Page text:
Computational re-engineering of Amylin sequence with reduced amyloidogenic potential
BMC Structural Biology
The aggregation of amyloid proteins into fibrils is associated with neurodegenerative diseases such as Alzheimer's and Type II Diabetes. Different methods have explored ways to impede and inhibit amyloid aggregation. Most attempts in the literature involve applying stress to the environment around amyloids. Varying pH levels, modifying temperature, applying pressure through protein crowding and ligand docking are classical examples of these methods. However, environmental stress usually affects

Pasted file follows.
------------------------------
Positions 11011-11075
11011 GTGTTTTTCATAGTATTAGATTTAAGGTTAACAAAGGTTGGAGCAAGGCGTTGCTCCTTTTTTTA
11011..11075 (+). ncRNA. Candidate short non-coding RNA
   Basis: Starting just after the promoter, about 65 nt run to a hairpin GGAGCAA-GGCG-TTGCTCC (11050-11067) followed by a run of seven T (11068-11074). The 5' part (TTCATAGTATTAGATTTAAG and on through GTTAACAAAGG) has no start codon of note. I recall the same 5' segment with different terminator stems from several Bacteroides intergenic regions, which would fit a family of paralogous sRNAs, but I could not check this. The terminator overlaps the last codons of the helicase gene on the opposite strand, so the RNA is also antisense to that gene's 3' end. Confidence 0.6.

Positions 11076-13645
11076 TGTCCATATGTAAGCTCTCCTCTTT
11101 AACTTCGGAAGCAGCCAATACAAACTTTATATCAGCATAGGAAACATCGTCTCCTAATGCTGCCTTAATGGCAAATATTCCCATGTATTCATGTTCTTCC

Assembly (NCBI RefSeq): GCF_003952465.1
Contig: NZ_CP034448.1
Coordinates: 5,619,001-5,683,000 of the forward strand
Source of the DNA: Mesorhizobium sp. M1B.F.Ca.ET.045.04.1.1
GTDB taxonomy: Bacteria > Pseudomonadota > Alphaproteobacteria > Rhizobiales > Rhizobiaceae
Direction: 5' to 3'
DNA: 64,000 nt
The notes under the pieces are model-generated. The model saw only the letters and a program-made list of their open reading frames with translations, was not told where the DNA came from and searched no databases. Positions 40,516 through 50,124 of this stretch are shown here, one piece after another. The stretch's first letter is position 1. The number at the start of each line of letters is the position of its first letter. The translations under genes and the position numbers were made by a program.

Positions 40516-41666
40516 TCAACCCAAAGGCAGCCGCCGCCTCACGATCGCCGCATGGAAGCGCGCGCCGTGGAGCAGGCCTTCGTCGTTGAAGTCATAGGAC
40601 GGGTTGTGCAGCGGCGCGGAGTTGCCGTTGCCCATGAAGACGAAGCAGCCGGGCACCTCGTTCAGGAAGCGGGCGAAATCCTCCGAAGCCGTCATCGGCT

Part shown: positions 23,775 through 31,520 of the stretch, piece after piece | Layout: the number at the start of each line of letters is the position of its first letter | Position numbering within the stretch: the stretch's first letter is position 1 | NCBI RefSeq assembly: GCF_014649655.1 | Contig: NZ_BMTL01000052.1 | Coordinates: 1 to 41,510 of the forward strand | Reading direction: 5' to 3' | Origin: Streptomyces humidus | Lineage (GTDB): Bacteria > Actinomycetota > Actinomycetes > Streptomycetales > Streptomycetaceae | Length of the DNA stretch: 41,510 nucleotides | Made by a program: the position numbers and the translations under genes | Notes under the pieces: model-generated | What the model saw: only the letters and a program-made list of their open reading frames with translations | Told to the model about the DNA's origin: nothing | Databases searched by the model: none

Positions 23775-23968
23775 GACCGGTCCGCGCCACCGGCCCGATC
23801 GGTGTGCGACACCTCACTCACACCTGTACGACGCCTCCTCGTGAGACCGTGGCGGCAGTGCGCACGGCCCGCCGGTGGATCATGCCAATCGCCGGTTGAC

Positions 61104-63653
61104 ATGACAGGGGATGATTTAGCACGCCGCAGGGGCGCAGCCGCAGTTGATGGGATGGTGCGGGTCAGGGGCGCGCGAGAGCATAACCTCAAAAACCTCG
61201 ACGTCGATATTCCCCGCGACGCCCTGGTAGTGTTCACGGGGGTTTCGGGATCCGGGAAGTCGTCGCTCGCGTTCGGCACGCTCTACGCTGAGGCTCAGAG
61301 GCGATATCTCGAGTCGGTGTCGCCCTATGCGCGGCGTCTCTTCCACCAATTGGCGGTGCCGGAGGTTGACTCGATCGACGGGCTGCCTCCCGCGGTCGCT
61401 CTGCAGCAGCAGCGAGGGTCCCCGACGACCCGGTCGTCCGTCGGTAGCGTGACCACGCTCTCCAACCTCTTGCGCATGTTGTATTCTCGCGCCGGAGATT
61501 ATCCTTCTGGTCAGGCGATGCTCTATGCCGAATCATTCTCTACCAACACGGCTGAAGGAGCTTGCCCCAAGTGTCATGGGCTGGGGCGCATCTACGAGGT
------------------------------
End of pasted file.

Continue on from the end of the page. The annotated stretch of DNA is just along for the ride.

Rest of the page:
... molecular pathways and protein functions in the cell and is challenging to construct in vivo. In this paper, we explore destabilizing amyloid proteins through the manipulation of genetic code to create beneficial substitute molecules for patients with certain deficiencies. Results: To unravel sequence mutations that destabilize amyloid fibrils yet simultaneously conserve native fold, we analyze the structural landscape of amyloid proteins and search for potential areas that could be exploited to weaken aggregation. Our tool, FibrilMutant, analyzes these regions and studies the effect of amino acid point mutations on nucleation and aggregation. This multiple objective approach impedes aggregation without stressing the cellular environment. We identified six main regions in amyloid proteins that contribute to structural stability and generated amino acid mutations to destabilize those regions. Full length fibrils were built from the mutated amyloid monomers and a dipolar-solvent model capturing the effect of dipole-dipole interactions between water and very large molecular systems to assess their aqueous stability was used to generate energy plots. Conclusion: Our results are in agreement with experimental studies and suggest novel targeted single point mutations in the Amylin protein, potentially creating a better therapeutic agent than the currently administered Pramlintide drug for diabetes patients.